Having trouble expressing yourself is an everyday reality for millions of people around the world (1.5% of the world's population). Currently there is no solution on the market which enables a person with a speech impairment to speak and be understood using their own voice. This is the gap that Voiceitt is trying to fill. Voiceitt is developing TalkItt, an innovative speech technology which is able to recognize unintelligible language and translate it into understandable speech.
"This isn't standard speech recognition. We are using pattern recognition which is personalized for the speaker. For example, a person with Cerebral Palsy might say 'sho-ko-la' when he really means to say 'chocolate. The app will recognize that based on the user's own personalized, pre-recorded dictionary." says Danny Weissberg, the co-founder and CEO of Voiceitt.
Essentially, Talkitt is giving people with speech impairments their voice back. Talkitt's slogan is "This is my voice."
"To get started, the person speaks a word, and that person or the caregiver associates it with a word on the app in any language they choose. The app recalls this translation from the calibrated dictionary and the system is ready to use immediately." Weissberg explains. The app will be on a monthly subscription basis ready downloaded to an Android device, with an iOS version planned for the future.
"Existing products for people with speech impairments rely on boards or pictures, or use eye tracking to help them select words they wish to say, "To my surprise no one has a solution like ours, which is much more simple and intuitive to use, mobile and encourages the person to speak" Weissberg notes.
Voiceitt just announced that it will be launching a seed round funding campaign using the crowd-funding platform Indiegogo effective August 4, 2014. The company is targeting to raise US$ 50,000 to launch its innovative application as it is in the development phase with a working demo. This campaign will enable Voiceitt to release Talkitt in six months depending on how much they exceed their goal.
"Usually there is a parent, spouse or caregiver who understands what the person is saying. But out in the real world, that person is alone. For millions of people it is very frustrating to order a cup of coffee. We are trying to help them integrate into society using their own personal translator. Our vision is to have our technology be smarter than the person who has been by their side and understands every word they say. It's wonderful and unbelievably rewarding to be able to change someone's life like that."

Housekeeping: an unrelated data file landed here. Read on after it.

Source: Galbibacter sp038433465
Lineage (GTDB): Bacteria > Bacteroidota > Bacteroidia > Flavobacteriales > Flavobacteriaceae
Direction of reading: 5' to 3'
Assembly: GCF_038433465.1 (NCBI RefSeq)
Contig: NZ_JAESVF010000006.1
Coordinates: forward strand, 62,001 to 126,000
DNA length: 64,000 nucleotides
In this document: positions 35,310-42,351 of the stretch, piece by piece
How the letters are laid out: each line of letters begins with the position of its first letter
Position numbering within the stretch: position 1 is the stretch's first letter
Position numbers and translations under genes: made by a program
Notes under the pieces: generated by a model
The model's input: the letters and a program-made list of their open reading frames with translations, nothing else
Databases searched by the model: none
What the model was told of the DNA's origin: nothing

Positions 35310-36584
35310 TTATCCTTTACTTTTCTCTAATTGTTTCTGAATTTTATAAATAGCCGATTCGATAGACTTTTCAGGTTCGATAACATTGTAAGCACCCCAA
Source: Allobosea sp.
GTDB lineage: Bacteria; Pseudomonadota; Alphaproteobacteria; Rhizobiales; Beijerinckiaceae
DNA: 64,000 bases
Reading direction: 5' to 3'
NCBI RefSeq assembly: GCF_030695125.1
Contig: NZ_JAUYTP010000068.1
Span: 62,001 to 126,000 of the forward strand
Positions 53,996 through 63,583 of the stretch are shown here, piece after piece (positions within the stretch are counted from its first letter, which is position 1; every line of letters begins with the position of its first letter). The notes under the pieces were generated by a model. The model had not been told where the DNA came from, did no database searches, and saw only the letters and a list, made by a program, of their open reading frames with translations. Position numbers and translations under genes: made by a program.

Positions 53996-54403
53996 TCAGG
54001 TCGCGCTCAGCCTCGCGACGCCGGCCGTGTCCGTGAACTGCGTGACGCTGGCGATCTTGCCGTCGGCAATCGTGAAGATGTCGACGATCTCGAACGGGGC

As for the future, Weissberg says the company's innovative speech technology can change the way the mass market uses speech-to-text, helping people with heavy accents, the speech of small children, and incorporating emotional recognition, just to name a few. As wearable devices are the future, he can visualize the app one day inside a device like Google Glass and smart watches.
"There are so many possibilities to incorporate our model. We also plan to expand our technology into sophisticated gaming for the disabled as well as the mass market, allowing people to use their voice to operate a computer game or other application." explains Weissberg who previously founded the Open University Entrepreneur Club and worked for 15 years as a team leader at Check Point and then RAD Vision, two major Israeli high-tech players.
Voiceitt was founded in 2012. The five person team has won three development grants from Israel's Office of the Chief Scientist, will present their solution in TedMED this fall in Washington D.C. has won various competitions including the Special Recognition Award in the Deutsche Telekom Innovation Contest, and has partnered with over 20 European entities including hospitals, universities, NGO's and technological companies.
For more information and to contribute to Voiceitt's Indiegogo campaign, see https://www.indiegogo.com/projects/talkitt-a-life-changer-for-the-speech-impaired